Pectus Carinatum Symptoms & Causes


What causes pectus carinatum?

The exact cause of pectus carinatum is not known. There is abnormal growth of the bones and cartilage, but we don’t know why. It runs in families; in up to 25 percent of cases, there is someone else in the family who has it.

Signs and symptoms

What are the symptoms of pectus carinatum?

While many children with the condition don’t experience any symptoms beyond a concern about their appearance, some children have the following symptoms: 

  • Difficulty breathing during exercise or other activities
  • Frequent respiratory infections
  • Asthma

When does pectus carinatum become apparent?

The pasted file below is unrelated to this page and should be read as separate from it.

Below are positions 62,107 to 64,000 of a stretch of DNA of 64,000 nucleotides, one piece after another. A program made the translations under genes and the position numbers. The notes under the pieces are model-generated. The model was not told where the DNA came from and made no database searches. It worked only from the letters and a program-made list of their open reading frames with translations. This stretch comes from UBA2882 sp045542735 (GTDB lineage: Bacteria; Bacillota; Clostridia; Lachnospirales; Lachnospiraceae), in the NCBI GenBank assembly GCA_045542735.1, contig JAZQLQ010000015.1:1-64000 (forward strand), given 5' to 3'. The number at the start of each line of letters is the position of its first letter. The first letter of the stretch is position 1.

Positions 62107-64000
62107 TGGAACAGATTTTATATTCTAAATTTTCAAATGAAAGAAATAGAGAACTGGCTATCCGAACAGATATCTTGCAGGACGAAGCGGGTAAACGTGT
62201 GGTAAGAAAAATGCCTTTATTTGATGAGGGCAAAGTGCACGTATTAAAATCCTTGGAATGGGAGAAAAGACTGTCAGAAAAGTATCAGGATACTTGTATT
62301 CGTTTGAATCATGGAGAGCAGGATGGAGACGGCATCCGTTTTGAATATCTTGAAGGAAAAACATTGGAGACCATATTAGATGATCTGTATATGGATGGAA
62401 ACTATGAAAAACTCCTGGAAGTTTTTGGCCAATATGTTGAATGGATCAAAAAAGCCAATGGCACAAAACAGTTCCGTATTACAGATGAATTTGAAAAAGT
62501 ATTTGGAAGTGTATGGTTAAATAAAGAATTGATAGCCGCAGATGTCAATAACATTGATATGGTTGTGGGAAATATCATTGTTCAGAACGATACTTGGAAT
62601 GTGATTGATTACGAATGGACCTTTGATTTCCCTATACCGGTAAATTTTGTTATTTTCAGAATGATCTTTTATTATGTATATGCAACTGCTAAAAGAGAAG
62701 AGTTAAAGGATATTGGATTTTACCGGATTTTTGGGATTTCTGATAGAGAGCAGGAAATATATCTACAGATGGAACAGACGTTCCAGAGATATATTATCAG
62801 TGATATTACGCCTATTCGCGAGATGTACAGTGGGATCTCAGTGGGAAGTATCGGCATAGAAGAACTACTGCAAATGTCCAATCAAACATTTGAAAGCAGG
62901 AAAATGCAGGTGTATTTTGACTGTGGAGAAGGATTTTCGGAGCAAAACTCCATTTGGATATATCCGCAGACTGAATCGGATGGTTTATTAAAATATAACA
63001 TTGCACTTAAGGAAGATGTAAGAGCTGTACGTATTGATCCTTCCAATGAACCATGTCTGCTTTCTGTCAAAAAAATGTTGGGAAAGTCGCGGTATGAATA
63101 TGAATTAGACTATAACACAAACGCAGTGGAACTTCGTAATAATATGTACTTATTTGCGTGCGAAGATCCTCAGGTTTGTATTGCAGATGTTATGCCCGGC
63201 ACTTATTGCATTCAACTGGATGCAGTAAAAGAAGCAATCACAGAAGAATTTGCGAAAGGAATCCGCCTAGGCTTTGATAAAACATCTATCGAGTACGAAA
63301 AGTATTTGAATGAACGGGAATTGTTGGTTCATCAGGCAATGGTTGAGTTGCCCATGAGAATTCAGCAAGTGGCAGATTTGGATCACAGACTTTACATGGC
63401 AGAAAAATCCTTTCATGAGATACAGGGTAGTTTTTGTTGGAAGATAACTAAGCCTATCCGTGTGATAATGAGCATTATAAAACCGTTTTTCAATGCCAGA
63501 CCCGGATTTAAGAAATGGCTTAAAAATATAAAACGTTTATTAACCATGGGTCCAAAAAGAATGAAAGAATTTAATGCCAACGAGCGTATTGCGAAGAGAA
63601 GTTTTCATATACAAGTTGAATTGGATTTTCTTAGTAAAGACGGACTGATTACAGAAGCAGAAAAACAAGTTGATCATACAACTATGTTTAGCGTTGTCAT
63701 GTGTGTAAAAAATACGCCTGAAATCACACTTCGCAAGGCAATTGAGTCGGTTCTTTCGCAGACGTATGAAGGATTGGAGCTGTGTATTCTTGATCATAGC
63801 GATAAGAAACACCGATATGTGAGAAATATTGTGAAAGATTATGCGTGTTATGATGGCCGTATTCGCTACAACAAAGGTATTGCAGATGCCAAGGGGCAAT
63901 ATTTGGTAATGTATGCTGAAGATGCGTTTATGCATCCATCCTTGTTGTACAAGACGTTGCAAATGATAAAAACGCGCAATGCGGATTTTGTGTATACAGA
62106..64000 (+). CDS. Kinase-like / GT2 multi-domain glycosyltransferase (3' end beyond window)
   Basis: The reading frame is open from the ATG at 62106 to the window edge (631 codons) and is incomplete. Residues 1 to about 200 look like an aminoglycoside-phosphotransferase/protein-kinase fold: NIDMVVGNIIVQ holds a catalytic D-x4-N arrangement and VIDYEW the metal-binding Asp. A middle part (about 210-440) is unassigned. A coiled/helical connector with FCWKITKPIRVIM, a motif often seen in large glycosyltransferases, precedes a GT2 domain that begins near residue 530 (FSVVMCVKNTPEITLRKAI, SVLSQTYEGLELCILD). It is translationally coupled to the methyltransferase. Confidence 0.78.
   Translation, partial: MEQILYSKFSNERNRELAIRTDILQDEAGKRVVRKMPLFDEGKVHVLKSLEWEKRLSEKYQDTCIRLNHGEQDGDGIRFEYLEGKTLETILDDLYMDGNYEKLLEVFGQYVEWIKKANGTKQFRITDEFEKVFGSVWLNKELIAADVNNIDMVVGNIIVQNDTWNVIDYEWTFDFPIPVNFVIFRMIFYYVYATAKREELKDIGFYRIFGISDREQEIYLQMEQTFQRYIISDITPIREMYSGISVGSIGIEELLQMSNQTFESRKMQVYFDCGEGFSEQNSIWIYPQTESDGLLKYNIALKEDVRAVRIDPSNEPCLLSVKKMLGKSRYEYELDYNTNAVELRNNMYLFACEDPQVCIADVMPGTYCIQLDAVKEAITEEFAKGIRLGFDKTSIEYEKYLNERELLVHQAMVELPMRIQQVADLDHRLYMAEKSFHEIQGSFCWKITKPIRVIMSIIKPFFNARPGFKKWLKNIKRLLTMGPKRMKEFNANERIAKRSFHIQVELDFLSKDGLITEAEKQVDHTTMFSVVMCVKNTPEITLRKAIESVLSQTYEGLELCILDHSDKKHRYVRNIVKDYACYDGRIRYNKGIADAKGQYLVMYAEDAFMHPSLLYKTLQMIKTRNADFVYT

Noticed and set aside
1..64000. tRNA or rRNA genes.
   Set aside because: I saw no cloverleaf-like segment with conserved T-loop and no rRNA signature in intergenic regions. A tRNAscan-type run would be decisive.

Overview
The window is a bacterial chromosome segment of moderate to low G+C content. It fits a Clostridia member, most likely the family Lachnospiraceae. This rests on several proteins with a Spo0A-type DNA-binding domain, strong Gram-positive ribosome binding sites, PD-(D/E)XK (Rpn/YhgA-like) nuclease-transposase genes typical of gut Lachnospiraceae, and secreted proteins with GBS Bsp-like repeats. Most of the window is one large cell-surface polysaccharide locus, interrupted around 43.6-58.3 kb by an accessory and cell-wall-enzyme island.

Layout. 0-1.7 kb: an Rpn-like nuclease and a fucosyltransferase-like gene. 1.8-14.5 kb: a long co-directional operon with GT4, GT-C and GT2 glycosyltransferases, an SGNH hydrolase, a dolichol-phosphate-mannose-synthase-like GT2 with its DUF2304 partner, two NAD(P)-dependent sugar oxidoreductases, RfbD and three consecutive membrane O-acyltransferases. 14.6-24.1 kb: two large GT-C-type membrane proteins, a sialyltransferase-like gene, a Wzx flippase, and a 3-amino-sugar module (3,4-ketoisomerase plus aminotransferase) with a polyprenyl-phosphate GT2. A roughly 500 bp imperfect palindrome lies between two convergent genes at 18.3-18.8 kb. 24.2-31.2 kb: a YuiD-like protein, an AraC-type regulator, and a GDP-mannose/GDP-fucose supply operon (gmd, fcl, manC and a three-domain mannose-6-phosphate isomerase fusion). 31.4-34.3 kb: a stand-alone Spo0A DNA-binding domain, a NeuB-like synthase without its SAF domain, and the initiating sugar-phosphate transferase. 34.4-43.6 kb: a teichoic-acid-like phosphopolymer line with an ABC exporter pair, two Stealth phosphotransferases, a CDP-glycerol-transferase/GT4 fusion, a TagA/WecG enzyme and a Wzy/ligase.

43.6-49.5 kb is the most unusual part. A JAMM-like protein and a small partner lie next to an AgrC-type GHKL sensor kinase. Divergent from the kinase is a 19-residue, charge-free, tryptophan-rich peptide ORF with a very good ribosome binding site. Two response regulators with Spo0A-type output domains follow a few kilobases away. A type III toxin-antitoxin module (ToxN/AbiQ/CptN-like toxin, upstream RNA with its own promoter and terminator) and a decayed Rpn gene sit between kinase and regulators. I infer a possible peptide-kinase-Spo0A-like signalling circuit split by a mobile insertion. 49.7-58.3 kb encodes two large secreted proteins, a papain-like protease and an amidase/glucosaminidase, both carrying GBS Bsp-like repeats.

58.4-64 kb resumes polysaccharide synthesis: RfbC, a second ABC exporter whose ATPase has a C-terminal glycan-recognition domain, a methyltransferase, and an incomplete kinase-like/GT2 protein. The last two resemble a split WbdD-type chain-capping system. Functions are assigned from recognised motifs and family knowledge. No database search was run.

It can sometimes be seen in newborns and during early childhood. Most of the time, though, it doesn’t become apparent until your child is 11 or 12. It’s rare for the condition to show up after that.

Are there any medical complications associated with pectus carinatum?

It is often associated with other abnormalities of the muscles or skeleton, the most common being curvature of the spine, or scoliosis. It’s also associated with a number of rare musculoskeletal syndromes. 

In rare cases, if pectus carinatum is present during infancy, it may be associated with premature fusion of the segments of the breastbone, a short wide breastbone and congenital heart disease.

How serious is pectus carinatum?

The level of severity goes from almost unnoticeable to severe, but the condition does tend to get worse during growth spurts. 

What is the long-term outlook for my child?

Pectus carinatum is primarily a cosmetic concern. Mild cases may not need any treatment at all, while moderate-to-severe cases can be treated effectively by bracing or surgery. Either way, children with pectus carinatum almost always go on to lead completely normal lives.